I recently bought three cartridges and head shells for just £3. While I will probably use the head shells, the cartridges are not going to be allowed near a decent record. Let’s take one apart and see what’s inside.
The Stylus are already missing, so the first stage is to separate the cartridge from mounting bracket. The two are just clipped together. Careful manipulation with a screwdriver ensured separation.
The cartridge proper is encased in a metal surround to keep out electromagnetic interference. Again a small screwdriver was the tool of choice to prise the surround open and slip it off the cartridge.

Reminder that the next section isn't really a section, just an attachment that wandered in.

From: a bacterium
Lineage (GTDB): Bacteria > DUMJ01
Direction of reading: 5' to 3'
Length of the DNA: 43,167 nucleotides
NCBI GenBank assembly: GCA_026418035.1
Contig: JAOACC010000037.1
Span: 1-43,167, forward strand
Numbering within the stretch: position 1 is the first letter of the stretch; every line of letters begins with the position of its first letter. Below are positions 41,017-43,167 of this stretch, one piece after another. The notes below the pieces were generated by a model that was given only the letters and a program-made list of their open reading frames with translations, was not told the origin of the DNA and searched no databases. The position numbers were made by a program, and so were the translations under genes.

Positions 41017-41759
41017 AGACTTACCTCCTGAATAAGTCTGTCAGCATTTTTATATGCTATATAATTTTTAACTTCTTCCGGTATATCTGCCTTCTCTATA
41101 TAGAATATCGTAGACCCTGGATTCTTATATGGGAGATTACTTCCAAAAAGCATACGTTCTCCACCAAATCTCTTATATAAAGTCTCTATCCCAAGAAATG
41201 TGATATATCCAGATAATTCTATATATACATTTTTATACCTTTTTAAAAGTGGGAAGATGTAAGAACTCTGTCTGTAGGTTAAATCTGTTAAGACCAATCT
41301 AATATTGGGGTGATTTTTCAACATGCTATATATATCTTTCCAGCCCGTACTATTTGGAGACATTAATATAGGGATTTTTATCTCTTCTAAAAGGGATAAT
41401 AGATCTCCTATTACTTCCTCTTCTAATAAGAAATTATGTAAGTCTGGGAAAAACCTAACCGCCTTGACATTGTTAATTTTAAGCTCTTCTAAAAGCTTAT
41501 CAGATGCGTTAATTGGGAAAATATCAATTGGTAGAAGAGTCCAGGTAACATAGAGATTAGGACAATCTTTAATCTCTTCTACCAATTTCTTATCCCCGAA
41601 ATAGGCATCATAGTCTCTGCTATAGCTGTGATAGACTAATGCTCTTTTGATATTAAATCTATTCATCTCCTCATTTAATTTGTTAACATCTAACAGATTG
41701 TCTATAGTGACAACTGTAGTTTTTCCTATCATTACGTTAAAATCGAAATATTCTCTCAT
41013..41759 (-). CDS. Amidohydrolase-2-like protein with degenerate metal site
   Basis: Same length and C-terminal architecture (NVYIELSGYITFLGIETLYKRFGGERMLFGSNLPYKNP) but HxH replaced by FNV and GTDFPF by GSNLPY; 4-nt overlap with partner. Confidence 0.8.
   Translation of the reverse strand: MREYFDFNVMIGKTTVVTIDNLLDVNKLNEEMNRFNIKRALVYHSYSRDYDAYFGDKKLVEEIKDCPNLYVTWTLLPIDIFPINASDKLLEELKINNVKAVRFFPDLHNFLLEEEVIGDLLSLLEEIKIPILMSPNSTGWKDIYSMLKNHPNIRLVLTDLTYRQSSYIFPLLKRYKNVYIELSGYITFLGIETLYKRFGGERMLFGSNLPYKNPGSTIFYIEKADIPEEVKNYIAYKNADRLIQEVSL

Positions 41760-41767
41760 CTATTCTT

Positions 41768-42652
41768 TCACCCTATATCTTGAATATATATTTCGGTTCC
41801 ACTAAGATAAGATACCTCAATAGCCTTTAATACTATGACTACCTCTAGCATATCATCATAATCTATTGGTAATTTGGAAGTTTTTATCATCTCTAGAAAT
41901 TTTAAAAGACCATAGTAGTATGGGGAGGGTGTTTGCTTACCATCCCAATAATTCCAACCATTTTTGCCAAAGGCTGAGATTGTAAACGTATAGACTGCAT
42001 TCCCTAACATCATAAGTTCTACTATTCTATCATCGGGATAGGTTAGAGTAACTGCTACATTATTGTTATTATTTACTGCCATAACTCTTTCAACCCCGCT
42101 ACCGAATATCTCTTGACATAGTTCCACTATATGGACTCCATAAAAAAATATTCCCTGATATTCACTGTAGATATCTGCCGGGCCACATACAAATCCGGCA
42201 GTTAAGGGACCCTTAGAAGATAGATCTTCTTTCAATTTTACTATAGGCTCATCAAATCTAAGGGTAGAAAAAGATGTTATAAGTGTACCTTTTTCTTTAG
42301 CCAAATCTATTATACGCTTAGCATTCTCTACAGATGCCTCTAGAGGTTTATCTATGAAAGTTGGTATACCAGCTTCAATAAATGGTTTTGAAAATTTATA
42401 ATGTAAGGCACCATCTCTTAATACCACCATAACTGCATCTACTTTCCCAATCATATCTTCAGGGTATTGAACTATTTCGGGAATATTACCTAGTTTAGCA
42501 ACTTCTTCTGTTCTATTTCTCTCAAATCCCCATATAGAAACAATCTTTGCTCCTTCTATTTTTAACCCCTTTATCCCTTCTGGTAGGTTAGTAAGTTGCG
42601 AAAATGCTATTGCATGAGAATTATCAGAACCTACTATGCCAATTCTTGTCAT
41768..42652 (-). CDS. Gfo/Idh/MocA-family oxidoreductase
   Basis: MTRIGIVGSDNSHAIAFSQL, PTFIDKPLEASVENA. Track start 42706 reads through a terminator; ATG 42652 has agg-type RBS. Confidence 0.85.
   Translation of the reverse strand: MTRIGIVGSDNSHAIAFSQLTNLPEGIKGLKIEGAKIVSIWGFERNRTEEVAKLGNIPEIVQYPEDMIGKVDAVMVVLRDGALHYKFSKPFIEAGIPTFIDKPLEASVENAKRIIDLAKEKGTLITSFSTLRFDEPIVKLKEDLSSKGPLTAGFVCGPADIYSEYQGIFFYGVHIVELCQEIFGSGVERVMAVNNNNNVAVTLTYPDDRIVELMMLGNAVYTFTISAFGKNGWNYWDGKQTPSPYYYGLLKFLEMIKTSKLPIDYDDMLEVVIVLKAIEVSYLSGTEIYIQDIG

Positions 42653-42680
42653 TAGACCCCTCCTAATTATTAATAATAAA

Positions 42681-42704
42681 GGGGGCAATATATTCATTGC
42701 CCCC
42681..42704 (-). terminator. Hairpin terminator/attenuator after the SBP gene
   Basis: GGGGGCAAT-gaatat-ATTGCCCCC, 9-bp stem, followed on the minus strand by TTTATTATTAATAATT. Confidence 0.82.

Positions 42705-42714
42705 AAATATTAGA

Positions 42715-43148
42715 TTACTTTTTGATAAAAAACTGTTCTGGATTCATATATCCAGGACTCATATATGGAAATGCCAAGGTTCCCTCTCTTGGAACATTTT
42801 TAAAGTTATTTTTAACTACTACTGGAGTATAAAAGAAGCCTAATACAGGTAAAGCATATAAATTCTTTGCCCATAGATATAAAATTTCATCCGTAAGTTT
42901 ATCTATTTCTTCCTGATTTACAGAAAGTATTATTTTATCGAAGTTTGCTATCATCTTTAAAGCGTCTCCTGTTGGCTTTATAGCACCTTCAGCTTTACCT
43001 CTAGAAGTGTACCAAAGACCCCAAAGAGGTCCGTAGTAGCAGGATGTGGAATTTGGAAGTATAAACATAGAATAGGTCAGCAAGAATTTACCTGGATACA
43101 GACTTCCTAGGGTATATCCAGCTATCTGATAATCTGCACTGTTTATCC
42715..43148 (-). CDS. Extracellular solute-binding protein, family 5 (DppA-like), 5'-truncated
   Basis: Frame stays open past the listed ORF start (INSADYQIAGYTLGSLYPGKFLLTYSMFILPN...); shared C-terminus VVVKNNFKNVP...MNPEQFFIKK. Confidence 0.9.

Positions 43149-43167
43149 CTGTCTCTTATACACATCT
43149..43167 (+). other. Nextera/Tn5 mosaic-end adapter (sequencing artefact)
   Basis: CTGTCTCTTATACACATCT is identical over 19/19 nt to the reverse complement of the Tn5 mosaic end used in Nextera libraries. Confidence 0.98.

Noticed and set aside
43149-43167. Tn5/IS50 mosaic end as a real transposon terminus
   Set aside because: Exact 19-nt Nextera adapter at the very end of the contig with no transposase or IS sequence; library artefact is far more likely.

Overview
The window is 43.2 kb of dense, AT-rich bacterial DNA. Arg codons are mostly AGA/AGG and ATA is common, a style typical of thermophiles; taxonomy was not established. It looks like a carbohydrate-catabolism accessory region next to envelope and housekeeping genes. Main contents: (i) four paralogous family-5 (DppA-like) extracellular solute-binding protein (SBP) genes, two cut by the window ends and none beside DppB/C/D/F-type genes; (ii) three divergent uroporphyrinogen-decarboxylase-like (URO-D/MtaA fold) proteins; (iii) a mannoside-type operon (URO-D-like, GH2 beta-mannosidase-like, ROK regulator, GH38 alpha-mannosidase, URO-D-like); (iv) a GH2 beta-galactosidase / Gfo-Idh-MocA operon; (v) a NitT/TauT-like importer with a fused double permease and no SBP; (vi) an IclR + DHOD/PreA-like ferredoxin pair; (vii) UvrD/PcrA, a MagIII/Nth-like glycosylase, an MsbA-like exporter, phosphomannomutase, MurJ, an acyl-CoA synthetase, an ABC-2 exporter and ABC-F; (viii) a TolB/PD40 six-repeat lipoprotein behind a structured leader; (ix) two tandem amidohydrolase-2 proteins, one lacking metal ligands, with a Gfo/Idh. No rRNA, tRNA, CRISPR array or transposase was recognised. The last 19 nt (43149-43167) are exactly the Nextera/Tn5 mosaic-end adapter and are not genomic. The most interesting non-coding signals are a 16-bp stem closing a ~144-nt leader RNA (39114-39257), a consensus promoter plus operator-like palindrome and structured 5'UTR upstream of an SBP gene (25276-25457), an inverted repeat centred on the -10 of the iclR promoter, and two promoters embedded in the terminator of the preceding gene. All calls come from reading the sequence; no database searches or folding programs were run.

We can now see the coils, but they are protected by some easily removed transparent tape.
The plastic chassis for the cartridge is a wrap around design. Once I found where the clip was, it unfurled to reveal a pair of coils and their connections to the pins on the back.
Removing the coils took a bit of pushing and shoving. They are just a friction fit into the chassis. The metal you see here is all ferrous. It is difficult to see from the pictures, but they actually form two horse shoe magnetic circuits. These are arranged at 90 degrees to each other. With a stylus attached, its magnet sits in the middle of this arrangement and affects both coils. The 90 degree displacement is what make one pick up left channel and the other right.
So these are the component parts that go to make an MM cartridge. It’s all quite straightforward really. The complex high tech bit is the stylus, which is not included in the above investigation.